Belfast playwright and arts journalist Jane Coyle has just returned from the Corfu Literary Festival, where she was giving a talk and readings from her new play After Melissa.
The play will have its world premiere at Belfast International Arts Festival on 3 November. It will be directed by David Grant, a former artistic director of the Lyric Theatre and senior lecturer in drama at Queen’s University Belfast.
It is inspired by The Alexandria Quartet by Lawrence Durrell, one of the great novels of the 20th century. Coyle has close associations to the writer through her work as an editorial assistant at Faber & Faber, one of the top publishing houses in London. Durrell was among its most celebrated writers.
“I worked at Faber for a man called Alan Pringle, who was Durrell’s long-time editor,” says Coyle.
“After I’d been there for only a few months, he suddenly lost his sight and died within the year. He instructed me to become ‘his eyes’, a terrifying prospect at the best of times but a veritable baptism of fire given that we were awaiting the arrival of a new novel by Durrell, the first of his acclaimed Avignon Quintet.
“Reading The Alexandria Quartet as a teenager was a rite of passage. Ever since, I have harboured the notion of writing some kind of response to it.”
Durrell and his eccentric family – famously portrayed in the popular ITV series The Durrells – lived on Corfu for a number of years. He wrote extensively about the island, which, along with Donegal and the Egyptian city of Alexandria, is one of the settings for the play.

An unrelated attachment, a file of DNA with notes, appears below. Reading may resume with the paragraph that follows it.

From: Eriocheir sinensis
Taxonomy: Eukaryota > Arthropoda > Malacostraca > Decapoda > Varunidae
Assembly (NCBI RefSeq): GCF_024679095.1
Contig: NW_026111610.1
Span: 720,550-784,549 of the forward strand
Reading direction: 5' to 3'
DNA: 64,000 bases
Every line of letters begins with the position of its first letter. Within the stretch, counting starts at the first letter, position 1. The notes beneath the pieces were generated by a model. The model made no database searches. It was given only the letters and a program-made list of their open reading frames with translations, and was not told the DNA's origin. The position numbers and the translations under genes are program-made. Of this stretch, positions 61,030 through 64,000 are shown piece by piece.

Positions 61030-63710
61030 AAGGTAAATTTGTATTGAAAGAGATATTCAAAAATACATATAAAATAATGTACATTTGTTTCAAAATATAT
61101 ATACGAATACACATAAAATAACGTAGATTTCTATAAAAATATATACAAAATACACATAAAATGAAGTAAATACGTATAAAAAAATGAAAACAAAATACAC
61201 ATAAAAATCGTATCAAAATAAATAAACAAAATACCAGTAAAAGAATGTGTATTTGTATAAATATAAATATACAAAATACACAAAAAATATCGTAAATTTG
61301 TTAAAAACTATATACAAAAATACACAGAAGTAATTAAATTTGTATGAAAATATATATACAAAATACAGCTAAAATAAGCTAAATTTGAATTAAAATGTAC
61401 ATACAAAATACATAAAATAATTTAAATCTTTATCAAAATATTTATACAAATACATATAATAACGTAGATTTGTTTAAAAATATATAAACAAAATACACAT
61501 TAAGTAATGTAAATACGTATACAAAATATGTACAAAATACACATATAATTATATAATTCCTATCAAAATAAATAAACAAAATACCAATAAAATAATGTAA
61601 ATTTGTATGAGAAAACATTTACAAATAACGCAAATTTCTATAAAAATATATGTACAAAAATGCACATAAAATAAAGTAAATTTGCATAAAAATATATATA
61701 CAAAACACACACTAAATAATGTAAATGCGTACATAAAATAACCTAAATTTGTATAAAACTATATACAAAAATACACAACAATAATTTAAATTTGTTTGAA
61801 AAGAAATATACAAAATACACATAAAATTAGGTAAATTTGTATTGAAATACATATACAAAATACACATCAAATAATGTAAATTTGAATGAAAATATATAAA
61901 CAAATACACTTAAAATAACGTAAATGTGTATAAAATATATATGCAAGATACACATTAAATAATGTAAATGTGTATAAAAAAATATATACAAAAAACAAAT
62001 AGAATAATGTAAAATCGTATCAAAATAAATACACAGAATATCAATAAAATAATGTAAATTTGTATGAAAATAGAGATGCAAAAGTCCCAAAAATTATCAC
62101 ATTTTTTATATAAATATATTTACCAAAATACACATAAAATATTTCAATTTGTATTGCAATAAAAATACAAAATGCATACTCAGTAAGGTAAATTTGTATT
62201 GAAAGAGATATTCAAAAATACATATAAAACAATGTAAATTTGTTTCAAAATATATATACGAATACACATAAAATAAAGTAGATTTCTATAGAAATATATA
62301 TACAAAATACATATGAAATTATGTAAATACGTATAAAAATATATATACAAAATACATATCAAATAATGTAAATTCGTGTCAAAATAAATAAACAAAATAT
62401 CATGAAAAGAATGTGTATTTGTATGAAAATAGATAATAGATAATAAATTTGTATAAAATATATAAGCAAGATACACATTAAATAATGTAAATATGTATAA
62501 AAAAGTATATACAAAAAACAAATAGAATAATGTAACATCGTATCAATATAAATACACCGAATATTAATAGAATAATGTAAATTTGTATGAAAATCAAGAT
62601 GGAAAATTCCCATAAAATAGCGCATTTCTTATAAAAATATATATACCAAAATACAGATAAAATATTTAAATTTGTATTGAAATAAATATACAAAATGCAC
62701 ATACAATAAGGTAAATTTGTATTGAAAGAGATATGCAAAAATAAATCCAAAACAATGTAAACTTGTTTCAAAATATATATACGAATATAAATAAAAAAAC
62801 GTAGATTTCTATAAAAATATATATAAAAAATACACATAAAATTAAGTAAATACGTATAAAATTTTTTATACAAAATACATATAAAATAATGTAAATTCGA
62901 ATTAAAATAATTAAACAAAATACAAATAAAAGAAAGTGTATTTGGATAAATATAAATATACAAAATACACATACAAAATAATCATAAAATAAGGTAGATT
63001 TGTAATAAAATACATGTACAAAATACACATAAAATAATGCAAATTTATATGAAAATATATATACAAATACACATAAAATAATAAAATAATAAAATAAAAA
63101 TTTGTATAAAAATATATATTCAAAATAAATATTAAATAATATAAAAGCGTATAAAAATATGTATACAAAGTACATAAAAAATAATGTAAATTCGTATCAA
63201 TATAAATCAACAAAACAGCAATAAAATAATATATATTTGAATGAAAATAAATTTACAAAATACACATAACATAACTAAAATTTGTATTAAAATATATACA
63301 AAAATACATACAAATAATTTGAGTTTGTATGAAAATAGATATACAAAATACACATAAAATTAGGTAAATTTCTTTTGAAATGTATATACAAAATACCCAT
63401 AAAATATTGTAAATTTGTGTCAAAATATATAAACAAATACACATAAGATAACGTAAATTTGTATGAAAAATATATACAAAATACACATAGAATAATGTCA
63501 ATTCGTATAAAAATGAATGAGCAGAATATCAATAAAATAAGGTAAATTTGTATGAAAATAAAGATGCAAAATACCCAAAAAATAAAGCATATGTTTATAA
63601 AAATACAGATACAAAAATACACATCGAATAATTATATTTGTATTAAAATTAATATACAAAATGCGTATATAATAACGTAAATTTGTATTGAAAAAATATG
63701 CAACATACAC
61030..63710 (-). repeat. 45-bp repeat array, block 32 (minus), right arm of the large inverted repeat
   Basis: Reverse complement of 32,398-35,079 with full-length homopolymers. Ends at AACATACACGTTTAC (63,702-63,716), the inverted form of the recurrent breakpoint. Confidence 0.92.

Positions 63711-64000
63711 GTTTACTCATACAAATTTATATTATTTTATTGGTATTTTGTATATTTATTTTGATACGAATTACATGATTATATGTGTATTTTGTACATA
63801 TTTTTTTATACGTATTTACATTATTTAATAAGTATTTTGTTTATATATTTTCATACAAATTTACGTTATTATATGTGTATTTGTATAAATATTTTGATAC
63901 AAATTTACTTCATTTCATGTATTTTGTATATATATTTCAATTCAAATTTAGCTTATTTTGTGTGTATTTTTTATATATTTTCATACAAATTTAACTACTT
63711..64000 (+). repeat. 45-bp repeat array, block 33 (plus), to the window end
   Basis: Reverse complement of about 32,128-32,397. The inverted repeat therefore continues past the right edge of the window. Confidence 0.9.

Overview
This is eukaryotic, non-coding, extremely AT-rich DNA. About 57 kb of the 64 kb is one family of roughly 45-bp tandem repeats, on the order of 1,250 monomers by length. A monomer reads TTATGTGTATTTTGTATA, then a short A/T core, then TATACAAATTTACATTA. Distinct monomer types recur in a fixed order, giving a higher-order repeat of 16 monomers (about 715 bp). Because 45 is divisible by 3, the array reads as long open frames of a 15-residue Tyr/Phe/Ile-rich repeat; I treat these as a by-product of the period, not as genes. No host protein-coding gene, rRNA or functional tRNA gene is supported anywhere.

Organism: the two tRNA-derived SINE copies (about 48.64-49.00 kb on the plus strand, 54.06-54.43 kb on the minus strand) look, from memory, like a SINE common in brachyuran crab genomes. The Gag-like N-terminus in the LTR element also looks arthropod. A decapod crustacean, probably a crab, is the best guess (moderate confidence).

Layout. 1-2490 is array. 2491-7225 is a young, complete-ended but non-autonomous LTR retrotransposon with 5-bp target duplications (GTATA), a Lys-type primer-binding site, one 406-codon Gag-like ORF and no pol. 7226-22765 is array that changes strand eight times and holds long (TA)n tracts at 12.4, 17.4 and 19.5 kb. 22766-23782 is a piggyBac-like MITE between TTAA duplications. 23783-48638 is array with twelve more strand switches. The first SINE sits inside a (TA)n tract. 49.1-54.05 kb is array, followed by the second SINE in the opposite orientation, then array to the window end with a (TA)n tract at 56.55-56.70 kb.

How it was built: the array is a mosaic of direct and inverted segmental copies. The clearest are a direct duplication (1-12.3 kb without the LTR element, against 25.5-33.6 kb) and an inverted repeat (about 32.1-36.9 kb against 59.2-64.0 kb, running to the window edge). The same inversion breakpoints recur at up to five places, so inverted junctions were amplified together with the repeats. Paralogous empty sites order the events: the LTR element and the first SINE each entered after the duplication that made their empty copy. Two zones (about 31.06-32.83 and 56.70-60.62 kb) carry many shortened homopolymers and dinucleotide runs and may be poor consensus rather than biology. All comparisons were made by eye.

The central character of the play is Eamon Quiery, a writer from Donegal, who has returned to his home place after living for some years in the exotic port city of Alexandria. With him is a young child, the silent, introverted daughter of a nightclub dancer called Melissa, Quiery’s former lover.
As he struggles to write a memoir of his time in Alexandria, Quiery’s concentration is interrupted by memories and imaginings of Melissa and a wealthy socialite called Justine, with whom he had a clandestine love affair.
He finds homecoming a challenge, especially as the single guardian of a young girl. He questions whether it is possible to return to your family and the place of your childhood and really belong.
And then an uninvited visitor arrives, who turns his world upside down.
Two gifted Northern Ireland actors Ruairi Conaghan and Caitriona Hinds (sister of film and stage actor Ciarán Hinds) play Quiery and Justine, with the young Bosnian screen actress Sanja Nović taking on the role of Melissa.
Donegal-based Palestinian actor Fadl Mustapha is cast as the voice of the doctor Balthazar and Emily Bagnall as the voice of the Child.
After Melissa runs at the Brian Friel Theatre at Queen’s University on 3,4, and 5 November, then tours to the Seamus Heaney Home Place, Market Place Theatre in Armagh, Down Arts Centre in Downpatrick and Cushendall Golf Club (where the Hinds family have long and deep connections).